FOMC Minutes Signal "Patient" Fed And Dovish Sentiment: "Downside Risks Increased"

As a reminder, the FOMC raised the fed funds rate target by 25bps in December, in line with the analyst median forecast.

The central bank also narrowed the trajectory of rate hikes going forward, now envisaging two hikes in 2019, and one in 2020 (previously it had seen three hikes in 2019 and one in 2020). Crucially, the FOMC lowered its estimate of the neutral rate (to 2.8% from 3.0%), and additionally, the central bank softened its guidance on future rate hikes, saying that “some further gradual increases” to rates (versus the previous “further gradual increases”), even as the market continues to expect that the Fed's rate hike cycle is now over and even expects a rate cut in 2020. In terms of risks to the outlook, the Fed continues to see these as “roughly balanced”.

But the market is entirely rejecting The Fed's messaging and today's Minutes may hold some color for just how hawkish or dovish The Fed really is...

And, since The Fed hiked rates in December, stock markets have turmoiled back to unchanged. However, one look at the chart below shows that it was in fact only stocks that were chaotic - the trend higher in bonds and bullion (and lower in the dollar) was relatively smooth...

And at the same time as stocks have yo-yo'd so has the market's expectations for just how dovish The Fed will be this year...

In fact, the last week has seen almost all dovishness priced OUT from 2019.

And so all eyes are on the Minutes to see if the "not dovish enough" sentiment within the statement was watered down from a more (or less) dovish perspective in the actual meetings...

It seems the dovishness was deeper in the meeting:





In other words, the Minutes revealed that the Fed took a more dovish approach to further rate increases than  the statement indicated.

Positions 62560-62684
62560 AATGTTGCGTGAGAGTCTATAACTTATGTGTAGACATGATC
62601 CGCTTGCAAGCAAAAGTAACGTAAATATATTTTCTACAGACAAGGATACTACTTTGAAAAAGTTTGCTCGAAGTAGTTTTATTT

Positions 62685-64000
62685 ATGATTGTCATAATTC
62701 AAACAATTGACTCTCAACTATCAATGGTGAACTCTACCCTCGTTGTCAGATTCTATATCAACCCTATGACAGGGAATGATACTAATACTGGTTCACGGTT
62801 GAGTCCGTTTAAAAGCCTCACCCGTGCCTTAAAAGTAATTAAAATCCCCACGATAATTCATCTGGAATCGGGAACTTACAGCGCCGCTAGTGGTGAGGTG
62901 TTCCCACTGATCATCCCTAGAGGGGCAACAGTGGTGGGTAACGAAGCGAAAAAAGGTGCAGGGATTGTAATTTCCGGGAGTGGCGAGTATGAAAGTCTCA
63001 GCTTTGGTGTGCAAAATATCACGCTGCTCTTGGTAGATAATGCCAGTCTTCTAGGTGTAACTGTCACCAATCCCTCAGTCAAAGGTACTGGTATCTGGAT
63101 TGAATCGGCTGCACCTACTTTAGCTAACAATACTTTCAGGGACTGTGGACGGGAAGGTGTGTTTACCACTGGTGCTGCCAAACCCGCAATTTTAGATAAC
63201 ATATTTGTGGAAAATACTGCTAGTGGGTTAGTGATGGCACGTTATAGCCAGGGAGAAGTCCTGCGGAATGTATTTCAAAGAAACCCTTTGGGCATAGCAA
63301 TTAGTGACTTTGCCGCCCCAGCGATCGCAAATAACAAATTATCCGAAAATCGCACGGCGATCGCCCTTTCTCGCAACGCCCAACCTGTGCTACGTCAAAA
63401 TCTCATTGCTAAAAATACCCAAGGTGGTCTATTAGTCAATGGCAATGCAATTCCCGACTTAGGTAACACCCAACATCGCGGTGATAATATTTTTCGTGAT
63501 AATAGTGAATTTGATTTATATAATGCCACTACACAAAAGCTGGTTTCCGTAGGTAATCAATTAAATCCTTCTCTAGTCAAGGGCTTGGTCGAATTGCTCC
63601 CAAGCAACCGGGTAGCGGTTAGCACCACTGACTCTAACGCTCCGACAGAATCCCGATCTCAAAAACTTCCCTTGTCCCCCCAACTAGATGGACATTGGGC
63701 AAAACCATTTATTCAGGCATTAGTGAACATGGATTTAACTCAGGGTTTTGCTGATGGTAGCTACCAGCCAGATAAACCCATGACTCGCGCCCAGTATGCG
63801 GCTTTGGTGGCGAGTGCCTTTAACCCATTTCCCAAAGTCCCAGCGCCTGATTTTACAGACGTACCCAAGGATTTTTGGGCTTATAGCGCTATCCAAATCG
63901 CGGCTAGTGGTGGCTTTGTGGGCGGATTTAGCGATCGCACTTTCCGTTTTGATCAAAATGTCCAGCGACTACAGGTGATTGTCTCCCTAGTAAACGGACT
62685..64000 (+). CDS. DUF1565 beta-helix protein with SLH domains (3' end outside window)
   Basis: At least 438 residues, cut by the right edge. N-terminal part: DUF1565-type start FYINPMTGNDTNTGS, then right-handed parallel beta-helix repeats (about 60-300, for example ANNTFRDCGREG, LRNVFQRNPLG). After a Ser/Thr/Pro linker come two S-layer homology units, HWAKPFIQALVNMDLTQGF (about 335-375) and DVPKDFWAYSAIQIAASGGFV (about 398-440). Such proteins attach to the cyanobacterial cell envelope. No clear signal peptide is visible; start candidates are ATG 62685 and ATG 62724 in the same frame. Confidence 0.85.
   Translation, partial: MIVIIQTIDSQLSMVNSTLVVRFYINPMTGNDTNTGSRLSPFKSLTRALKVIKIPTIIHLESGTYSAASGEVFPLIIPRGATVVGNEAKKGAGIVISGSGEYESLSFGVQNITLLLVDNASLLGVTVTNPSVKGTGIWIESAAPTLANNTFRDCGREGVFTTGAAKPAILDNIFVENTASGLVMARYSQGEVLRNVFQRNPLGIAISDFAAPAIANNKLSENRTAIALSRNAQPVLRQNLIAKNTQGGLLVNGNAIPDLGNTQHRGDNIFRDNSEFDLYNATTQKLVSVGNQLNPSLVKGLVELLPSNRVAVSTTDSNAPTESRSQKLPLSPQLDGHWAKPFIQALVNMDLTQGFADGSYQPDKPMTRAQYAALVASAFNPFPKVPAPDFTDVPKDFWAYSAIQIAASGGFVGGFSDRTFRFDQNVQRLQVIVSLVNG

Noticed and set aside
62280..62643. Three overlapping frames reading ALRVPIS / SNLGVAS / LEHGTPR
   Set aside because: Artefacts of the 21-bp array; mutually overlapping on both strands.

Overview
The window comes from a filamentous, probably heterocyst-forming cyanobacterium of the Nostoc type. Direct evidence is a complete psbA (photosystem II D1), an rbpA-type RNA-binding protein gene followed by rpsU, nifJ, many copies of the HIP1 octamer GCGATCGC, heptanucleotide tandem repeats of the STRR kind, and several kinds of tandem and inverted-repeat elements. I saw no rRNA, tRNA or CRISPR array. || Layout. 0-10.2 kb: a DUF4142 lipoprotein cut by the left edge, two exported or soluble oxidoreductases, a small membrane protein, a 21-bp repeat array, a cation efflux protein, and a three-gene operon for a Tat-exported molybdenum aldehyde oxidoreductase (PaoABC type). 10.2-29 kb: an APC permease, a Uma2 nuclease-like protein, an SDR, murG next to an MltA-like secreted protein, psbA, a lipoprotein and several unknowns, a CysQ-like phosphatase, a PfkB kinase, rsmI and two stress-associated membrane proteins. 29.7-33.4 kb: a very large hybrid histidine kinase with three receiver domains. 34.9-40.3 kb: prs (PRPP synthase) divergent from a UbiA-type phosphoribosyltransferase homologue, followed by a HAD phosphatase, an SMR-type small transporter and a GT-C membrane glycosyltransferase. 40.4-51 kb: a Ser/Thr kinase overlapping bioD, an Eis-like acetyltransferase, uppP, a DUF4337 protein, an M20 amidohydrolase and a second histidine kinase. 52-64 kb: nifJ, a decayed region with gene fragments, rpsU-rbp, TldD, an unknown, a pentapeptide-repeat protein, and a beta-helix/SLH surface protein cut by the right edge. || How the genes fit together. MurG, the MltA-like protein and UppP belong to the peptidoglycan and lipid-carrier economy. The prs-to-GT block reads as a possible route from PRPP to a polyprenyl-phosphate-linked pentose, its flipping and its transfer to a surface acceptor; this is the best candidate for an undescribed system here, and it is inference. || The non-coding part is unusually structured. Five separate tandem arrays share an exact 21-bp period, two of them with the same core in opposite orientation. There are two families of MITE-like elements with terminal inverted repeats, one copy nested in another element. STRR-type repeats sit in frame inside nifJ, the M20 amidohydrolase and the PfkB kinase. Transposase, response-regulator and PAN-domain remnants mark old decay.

“Many participants expressed the view that, especially in an environment of muted inflation pressures, the committee could afford to be patient about further policy firming,’’

And some of the key highlights:

On The Fed's market-dependency:

Asset prices were volatile in recent weeks, reportedly reflecting a pullback from risk-taking by investors. In part, the deterioration in risk sentiment appeared to stem importantly from uncertainty about the state of trade negotiations between China and the United States. In addition, investors pointed to concerns about the global growth outlook, the unsettled state of Brexit negotiations, and uncertainties about the political situation in Europe.    

On the specifics of the risks facing the U.S.:

"Participants discussed five distinct downside risks to the outlook, including: a sharper-than-expected decline in global growth; a faster fading of fiscal stimulus; heightened trade tensions; further tightening of financial conditions; and a greater-than-expected negative impact from monetary policy tightening so far.''

On the neutral rate :

"With an increase in the target range at this meeting, the federal funds rate would be at or close to the lower end of the range of estimates of the longer-run neutral interest rate, and participants expressed that recent developments, including the volatility in financial markets and the increased concerns about global growth, made the appropriate extent and timing of future policy. Against this backdrop many participants expressed the view that, especially in an environment of muted inflation pressures, the Committee could afford to be patient about further policy firming."

On cautious stance: